One of the few scientists who can provide some useful information as to how human sexual incentives may act in the initial stages of approach behaviors is Dorothy Tennov (Tennov, 1979). At the outset it must be made clear that her account is based on interviews rather than on direct observations of behavior. She interviewed a large number of persons (more than a 1000) over a period of several years and used her skills as an experienced psychologist for extracting meaningful information from these interviews. However, descriptions of past events or emotional experiences given in an interview do not necessarily coincide with reality. The memories of past events or emotional reactions may have been transformed in several ways unknown both to the interviewee her/himself and to the interviewing scientist. In a situation where we have almost no usable knowledge at all about how human sexual incentive motivation works outside the laboratory, we are forced to accept that even preliminary, imperfect notions may be helpful. In the best of cases, these kinds of uncertain notions can help us in formulating testable research hypotheses. The formulation of testable hypotheses is a requisite for progress in the field and, despite its shortcomings, Tennov's work may constitute a basis for informed hypothesis formulation. I have found no more appropriate account of the processes by which humans are attracted to each other in the first place, how they continue to be so and how attraction may end.
Although Tennov never used the expression 'sexual incentive', her analysis of a mental state called limerence can be of great interest in the present context. Limerence is defined in the following way:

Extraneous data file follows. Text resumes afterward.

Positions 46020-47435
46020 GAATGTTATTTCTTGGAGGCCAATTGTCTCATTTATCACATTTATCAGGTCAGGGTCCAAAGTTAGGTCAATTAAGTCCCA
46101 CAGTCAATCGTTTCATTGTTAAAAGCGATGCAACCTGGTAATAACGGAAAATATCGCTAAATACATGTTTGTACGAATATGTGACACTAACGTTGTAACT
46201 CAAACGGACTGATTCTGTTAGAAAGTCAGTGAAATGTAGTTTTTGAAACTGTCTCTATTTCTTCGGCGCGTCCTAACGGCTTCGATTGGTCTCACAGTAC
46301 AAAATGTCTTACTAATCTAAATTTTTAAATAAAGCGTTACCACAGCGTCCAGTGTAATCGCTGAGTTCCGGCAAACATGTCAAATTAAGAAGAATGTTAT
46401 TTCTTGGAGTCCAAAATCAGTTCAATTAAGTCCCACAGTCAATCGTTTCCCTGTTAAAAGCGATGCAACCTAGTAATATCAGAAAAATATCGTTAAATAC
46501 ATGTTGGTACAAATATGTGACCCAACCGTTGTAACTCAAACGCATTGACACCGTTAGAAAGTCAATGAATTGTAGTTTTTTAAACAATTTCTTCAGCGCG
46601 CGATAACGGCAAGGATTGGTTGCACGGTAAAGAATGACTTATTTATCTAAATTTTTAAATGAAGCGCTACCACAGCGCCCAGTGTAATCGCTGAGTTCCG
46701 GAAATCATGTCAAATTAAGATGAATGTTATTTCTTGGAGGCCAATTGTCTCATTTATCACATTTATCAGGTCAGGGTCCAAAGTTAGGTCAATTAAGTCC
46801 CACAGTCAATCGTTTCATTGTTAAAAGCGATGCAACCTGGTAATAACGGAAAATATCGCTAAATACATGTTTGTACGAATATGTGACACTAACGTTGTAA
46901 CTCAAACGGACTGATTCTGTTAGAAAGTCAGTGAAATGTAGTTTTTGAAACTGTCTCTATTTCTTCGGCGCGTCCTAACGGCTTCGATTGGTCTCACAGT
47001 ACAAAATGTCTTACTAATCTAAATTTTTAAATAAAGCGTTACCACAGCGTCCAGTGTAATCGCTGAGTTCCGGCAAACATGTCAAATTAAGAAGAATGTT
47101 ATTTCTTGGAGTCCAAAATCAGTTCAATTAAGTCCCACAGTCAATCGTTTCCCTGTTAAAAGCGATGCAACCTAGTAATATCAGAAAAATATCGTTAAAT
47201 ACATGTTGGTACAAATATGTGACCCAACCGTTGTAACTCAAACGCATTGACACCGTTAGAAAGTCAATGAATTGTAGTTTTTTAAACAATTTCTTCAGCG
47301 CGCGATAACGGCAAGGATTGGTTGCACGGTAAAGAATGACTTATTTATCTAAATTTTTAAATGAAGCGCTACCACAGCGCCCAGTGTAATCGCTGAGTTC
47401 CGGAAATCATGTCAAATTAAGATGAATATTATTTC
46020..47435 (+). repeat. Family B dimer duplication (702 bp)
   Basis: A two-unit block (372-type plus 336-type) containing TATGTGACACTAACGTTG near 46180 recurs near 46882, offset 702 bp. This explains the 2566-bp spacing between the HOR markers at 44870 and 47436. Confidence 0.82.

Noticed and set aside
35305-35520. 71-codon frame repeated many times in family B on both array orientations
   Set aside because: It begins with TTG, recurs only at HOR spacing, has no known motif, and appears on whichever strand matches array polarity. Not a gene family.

When a person, A, is in a state of receptivity and an attractive member of A's sexually preferred category, person B (hereafter referred to as 'LO' for limer-ence object), is presumed by A to have exhibited, or can be expected to exhibit, amorous interest in A, then A enters a state of limerence with LO as its object' (Tennov, 2001, p. 112).
We can see from this definition that the notion of expectancy is basic. The limer-ence object must emit some sign or signs that A interprets as indicative of a possibility for successful approach, i.e. a sign or signs giving A an expectancy of successful approach. What this sign is (or these signs are) is not mentioned, not even speculated about. Without having any data in support, I pose that the kinds of signs emitted by the limerence object, and their interpretation by the limerent person, are learned through the process of social learning. The existence of some kind of culturally independent, universal signs expressing acceptance or rejection of approach seems very unlikely. Concerning the processes determining the choice of limerence object, Tennov's data do not offer much information. It appears that the limerence object may be 'any attractive member of A's sexually preferred category'. The factors determining attractiveness were of no concern to Tennov. In fact, she considers that the initial contact between A and B basically is a random process.
Equally important as the origin of limerence is the end of it. There are at least three circumstances that efficiently can reduce or eliminate the state. One is the loss of hope of reciprocation by the limerence object. When success seems impossible, the state disappears. Another circumstance leading to a reduction of the intensity of limerence is that the limerence object enters into a committed and monogamous relationship with the limerent person. The effect is reinforced if the limerent person gets convinced that the reciprocation will be sustained. A third condition ending or reducing limerence toward a particular individual is the replacement of this individual as limerence object with another. This process appears to be facilitated if one or both of the preceding conditions are satisfied.